British contribution to India’s Indusrial,scientific and technological development

22/03/2014

EXTRACT FROM THE MANUSCRIPT”WHAT AILS INDIAN ECONOMY” (1998/2004)

The British during their rule brought railways to India in 1853,within a few years of the invention. Postal system was introduced even earlier in 1837,Telegraph line was opened for traffic as early as 1851, immediately after invention of telegraphy. Similarly telephone service was introduced in 1882, within six years of invention. Electric supply commenced in 1897 and hydro-Electric Power Station was established in 1902. Coal mining on modern scale commenced in eighteenth century itself. Radio broadcasting commenced in 1927, feature film production started in 1912, modern banking was introduced in 1881 and Reserve Bank of India was established in 1935; Geological Survey of India was established in 1850, and is one of the oldest such institutions in the world.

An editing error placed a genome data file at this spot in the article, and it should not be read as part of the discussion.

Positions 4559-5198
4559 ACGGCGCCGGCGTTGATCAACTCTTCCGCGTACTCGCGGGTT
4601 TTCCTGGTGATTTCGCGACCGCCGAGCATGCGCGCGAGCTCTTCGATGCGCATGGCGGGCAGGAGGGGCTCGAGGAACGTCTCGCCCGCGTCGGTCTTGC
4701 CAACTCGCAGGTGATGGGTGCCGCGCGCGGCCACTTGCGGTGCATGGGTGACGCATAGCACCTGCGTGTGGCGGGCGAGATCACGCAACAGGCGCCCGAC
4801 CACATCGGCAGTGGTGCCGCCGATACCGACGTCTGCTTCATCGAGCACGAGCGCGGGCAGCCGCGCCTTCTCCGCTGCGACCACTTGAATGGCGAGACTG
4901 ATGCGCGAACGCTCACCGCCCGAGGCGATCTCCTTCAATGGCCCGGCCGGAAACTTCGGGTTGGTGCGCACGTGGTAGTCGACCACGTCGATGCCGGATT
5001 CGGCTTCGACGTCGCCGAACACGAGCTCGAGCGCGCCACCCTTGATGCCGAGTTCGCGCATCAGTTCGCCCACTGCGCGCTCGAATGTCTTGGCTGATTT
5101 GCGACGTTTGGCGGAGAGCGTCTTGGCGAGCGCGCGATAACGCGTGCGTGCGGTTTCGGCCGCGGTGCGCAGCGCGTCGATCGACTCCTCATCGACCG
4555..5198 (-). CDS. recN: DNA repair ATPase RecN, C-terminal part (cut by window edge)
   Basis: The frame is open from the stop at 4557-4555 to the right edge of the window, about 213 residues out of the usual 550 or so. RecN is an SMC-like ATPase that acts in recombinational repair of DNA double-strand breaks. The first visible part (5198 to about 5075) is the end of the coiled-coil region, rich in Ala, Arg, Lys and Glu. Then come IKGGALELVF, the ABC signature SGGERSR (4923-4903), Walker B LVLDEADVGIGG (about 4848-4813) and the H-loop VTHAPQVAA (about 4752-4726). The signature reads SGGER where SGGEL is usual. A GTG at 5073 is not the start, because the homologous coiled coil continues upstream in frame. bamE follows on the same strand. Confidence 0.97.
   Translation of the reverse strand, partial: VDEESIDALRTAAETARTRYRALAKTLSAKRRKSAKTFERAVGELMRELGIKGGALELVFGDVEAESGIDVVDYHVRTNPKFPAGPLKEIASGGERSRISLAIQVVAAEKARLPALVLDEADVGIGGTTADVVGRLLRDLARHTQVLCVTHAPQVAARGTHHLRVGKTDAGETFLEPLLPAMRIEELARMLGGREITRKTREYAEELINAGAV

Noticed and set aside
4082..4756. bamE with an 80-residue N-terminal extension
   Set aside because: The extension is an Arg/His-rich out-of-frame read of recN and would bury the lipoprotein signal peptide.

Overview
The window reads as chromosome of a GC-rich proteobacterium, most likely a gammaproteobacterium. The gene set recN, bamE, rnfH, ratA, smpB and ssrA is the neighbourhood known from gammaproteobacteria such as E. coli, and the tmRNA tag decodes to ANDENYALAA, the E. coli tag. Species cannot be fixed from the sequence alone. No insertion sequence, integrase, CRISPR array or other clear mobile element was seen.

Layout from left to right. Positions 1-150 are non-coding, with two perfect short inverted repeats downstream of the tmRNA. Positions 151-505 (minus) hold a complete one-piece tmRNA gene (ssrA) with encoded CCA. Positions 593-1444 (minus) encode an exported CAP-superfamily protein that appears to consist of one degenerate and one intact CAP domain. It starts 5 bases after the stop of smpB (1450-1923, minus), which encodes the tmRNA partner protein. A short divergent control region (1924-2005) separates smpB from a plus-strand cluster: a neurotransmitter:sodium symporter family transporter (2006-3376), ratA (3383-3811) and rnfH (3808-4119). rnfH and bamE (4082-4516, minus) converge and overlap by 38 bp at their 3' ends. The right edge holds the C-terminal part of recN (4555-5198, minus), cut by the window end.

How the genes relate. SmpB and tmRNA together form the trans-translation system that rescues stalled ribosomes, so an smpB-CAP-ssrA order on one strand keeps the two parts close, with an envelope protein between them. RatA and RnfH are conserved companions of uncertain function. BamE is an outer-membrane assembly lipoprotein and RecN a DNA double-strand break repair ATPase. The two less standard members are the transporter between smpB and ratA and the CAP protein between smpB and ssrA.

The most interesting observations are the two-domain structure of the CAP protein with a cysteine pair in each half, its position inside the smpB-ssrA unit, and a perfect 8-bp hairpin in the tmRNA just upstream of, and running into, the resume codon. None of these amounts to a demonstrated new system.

Similarly India Meteorological Department was established during the British time, as early as 1875.Council of Scientific and Industrial Research (CSIR) was also established during the British time in 1942. Indian Council of Medical Research was established in 1911(as Indian Research Fund Association). Modern Universities were established as early as 1850s.Even in cultural matters, the British established several institutions like the National Library in Calcutta Central Library in Mumbai and Connemara Public Library in Chennai, as also Anthropological Survey of India and Archaeological Survey of India.